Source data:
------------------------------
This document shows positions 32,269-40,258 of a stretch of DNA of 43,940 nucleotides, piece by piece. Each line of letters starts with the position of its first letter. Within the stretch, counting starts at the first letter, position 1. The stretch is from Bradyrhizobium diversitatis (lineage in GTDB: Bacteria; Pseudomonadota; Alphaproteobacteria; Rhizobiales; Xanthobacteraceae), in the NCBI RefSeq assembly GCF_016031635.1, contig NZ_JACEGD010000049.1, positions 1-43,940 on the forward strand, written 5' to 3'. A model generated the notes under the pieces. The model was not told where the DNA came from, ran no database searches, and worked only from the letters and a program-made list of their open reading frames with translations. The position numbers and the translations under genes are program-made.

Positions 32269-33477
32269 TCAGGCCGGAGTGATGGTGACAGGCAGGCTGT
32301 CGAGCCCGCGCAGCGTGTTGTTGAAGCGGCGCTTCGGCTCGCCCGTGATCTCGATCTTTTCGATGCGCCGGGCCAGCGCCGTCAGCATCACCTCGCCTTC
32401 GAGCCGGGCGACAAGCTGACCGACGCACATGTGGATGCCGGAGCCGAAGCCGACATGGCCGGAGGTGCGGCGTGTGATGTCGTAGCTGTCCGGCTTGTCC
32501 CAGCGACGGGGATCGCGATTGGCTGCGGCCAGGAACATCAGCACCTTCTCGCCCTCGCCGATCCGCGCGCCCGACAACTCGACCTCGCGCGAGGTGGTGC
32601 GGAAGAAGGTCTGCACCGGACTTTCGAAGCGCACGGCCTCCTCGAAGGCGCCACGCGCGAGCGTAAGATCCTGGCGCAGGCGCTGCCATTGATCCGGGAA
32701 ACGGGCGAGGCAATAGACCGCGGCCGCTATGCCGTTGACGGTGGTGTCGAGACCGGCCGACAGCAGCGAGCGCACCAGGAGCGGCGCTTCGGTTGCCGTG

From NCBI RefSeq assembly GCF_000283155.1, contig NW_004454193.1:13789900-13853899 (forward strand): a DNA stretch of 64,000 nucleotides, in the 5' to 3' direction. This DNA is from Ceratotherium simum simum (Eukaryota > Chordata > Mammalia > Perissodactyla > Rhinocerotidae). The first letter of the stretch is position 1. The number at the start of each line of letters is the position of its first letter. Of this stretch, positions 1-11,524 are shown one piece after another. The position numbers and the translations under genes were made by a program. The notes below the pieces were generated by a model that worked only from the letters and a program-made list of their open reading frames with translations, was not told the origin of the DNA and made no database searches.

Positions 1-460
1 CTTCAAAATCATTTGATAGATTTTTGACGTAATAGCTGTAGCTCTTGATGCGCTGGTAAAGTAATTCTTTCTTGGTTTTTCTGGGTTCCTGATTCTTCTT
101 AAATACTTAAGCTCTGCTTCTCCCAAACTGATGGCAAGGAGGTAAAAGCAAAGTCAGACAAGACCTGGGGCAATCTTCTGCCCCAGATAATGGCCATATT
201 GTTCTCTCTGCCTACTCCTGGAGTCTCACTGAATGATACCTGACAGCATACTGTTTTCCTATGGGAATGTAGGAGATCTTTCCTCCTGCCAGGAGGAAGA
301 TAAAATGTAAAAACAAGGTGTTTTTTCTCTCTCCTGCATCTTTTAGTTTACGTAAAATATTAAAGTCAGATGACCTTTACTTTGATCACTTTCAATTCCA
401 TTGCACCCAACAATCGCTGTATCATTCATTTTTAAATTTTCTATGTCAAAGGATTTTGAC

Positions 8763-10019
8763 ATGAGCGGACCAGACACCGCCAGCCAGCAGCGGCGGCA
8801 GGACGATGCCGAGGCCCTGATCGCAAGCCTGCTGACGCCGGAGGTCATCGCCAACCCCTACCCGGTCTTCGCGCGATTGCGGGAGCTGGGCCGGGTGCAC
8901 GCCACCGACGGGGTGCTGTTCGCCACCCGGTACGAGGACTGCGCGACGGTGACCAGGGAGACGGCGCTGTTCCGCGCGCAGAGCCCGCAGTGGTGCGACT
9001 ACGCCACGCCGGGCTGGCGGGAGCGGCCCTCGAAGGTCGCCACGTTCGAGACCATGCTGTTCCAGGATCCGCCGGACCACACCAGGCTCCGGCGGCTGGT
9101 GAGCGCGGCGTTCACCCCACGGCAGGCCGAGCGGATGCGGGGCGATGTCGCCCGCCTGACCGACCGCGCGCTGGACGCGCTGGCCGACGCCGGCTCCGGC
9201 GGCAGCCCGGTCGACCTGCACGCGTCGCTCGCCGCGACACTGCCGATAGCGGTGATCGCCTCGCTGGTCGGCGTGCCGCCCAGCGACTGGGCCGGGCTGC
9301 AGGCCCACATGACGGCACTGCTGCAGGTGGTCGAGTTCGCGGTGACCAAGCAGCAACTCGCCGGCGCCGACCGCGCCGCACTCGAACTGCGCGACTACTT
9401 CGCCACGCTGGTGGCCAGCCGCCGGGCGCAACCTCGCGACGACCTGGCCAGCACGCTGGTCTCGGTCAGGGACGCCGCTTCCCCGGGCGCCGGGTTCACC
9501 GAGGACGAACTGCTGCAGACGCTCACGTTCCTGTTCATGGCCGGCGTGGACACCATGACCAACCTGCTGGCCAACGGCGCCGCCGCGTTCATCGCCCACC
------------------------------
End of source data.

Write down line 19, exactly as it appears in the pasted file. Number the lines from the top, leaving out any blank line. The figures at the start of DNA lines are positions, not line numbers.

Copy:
8901 GCCACCGACGGGGTGCTGTTCGCCACCCGGTACGAGGACTGCGCGACGGTGACCAGGGAGACGGCGCTGTTCCGCGCGCAGAGCCCGCAGTGGTGCGACT